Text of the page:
Lynn Parramore is Senior Research Analyst at the Institute for New Economic Thinking. A cultural theorist who studies the intersection of culture and economics, she is Contributing Editor at AlterNet, where she received the Bill Moyers/Schumann Foundation fellowship in journalism for 2012. She is also a frequent contributor to Reuters, Al Jazeera, Salon, Huffington Post, and other outlets. Her first book of cultural history, Reading the Sphinx (Palgrave Macmillan) was named a “Notable Scholarly Book for 2008” by the Chronicle of Higher Education. A web entrepreneur, Parramore is co-founder of the Next New Deal (formerly New Deal 2.0) blog of the Roosevelt Institute, where she served as media fellow from 2009-2011, and she is also co-founder of Recessionwire.com, and founding editor of IgoUgo.com. Parramore received her doctorate from New York University in 2007. She has taught writing and semiotics at NYU and has collaborated with some of the country’s leading economists her ebooks, including “Corporations for the 99%” with William Lazonick and “New Economic Visions” with Gar Alperovitz. In 2011, she co-edited a key documentary book on the Occupy movement: The 99%: How the Occupy Movement is Changing America.
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Lynn Parramore explores Peter Temin’s new book on the country’s two economic histories: progress for whites, slavery and segregation for Black people. He warns of a second-tier global future unless they come together.
In a new book, How Novelty and Narratives Drive the Stock Market, economist Nicholas Mangee examines the influence of stories on stock market outcomes in an uncertain world.
Fable of the Squirrels: New Research on Wealth Inequality Among Animals Sparks Debate on Human Economies
Researchers studying beasts that pass on resources and advantages to offspring have raised the old question of whether humans are destined to live in stratified conditions. Your view may depend on your relative position.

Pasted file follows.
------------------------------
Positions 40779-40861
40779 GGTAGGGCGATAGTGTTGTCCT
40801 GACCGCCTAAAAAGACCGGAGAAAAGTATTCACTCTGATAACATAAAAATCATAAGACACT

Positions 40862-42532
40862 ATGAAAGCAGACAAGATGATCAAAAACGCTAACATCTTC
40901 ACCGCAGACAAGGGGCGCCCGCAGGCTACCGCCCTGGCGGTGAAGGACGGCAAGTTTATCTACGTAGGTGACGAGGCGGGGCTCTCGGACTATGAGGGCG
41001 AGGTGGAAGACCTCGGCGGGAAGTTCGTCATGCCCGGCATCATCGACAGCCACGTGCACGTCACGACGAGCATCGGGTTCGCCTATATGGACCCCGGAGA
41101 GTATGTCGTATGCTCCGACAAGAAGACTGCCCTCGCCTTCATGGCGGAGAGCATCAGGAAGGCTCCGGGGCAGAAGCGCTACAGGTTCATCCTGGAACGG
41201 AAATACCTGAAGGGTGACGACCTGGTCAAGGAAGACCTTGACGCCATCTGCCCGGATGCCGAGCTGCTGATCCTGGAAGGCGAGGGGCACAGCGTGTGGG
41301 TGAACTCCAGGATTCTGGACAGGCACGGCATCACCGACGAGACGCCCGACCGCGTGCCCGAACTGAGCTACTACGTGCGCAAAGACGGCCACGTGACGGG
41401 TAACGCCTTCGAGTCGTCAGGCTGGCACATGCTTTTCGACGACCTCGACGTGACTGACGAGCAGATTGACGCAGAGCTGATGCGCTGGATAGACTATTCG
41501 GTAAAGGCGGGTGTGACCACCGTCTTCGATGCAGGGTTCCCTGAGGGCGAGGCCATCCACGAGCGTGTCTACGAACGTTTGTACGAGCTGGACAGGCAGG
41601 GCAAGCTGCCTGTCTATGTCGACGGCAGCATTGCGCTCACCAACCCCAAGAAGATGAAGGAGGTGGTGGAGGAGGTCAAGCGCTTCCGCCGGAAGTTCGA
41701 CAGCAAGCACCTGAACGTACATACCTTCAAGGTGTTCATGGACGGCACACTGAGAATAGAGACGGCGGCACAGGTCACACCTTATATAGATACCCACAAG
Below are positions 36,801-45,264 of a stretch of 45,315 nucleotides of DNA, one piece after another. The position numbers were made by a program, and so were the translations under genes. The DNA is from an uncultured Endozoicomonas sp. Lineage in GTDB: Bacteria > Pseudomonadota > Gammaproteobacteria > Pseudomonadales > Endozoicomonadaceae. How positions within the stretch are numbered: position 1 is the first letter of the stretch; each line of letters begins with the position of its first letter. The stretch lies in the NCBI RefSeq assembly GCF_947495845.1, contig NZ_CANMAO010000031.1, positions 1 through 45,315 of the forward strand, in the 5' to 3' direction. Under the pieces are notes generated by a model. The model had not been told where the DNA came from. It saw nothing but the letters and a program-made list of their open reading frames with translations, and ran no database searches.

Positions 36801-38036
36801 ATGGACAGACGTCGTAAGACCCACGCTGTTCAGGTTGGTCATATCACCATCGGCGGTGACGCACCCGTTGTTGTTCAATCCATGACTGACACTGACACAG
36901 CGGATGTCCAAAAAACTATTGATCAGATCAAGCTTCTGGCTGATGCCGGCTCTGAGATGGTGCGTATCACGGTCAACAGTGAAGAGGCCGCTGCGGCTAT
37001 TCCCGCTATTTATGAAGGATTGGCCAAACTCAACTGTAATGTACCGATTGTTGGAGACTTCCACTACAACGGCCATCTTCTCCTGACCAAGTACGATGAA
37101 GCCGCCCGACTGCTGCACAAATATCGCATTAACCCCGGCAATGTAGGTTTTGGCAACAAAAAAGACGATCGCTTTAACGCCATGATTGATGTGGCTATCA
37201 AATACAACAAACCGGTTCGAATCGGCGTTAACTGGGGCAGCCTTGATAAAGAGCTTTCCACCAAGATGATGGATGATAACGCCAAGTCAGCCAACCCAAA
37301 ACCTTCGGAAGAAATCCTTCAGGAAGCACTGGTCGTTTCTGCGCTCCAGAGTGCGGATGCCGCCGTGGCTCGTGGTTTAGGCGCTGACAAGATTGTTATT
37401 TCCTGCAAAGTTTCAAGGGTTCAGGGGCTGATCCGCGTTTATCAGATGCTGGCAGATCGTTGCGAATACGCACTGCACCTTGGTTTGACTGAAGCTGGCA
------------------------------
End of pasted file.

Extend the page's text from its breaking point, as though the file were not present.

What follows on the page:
Evidence reveals our remote ancestors were neither brutes nor innocents, but complex beings whose experiments in living have much to teach us. Welcome news as disaster looms in every direction.
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“The piece gives a series of case studies. Parramore summarized the problem: “Players on Wall Street have been torpedoing our chances of averting environmental catastrophe for years. A group of billionaire financiers has made sure the companies the government must partner with to fight climate change are focused on one thing only – making these men (they all seem to be men) even richer. Instead of leading the world in climate change technology, firms like Apple, GE, and Intel have been pressured to become the personal piggy banks of powerful moneymen — known as hedge fund activists — who can’t see beyond the next quarterly report.” — Institute for Public Accuracy
Lynn Parramore joined the This is Hell! podcast to discuss her recent article on the surge in deaths of despair amid the pandemic
“Cultural theorist Lynn Parramore on the deep social effects of economic precarity, and her article “Epidemic of Despair Could Haunt America Long After COVID” at the Institute for New Economic Thinking. https://www.ineteconomics.org/perspectives/blog/epidemic-of-despair-could-haunt-america-long-after-covid” — Chuck Mertz,This is Hell!
“’human beings must be driven by x’…. well this is a myth about human beings and it’s not really the way we work, but the religion of capitalism insists that it is true. This is a sacred idea that competition is ultimately for the best of society, that the market will decide what is best, not governments or we the people. I think one of the things that Eugene McCarraher who wrote this book, “The Enchantments of Mammon” susses out in a very nuanced way, is how our country is built on these sort of opposing ideas. On the one hand we have this idea of competition and then we have another religious idea about brotherhood which is also baked into the sacred text of our nation. These two things are kind of ill-fitting and trying to make them work together is something we’re still struggling with right now.” — Lynn Parramore
“Obviously, there’s serious work to be done in changing cultural norms. Dealing with this disrespectful activity requires a versatile toolkit. … Fortunately, cultural norms can change. Challenges to traditional patriarchy and outdated workplace behavior, like the #MeToo movement, are already shifting notions of what is acceptable. Lesley Stahl has been a respected journalist for 50 years. Which means she likely knows better than anyone else that gaining a seat at the table doesn’t mean much if you can’t be heard over the din.” — INET Senior Research Analyst Lynn Parramore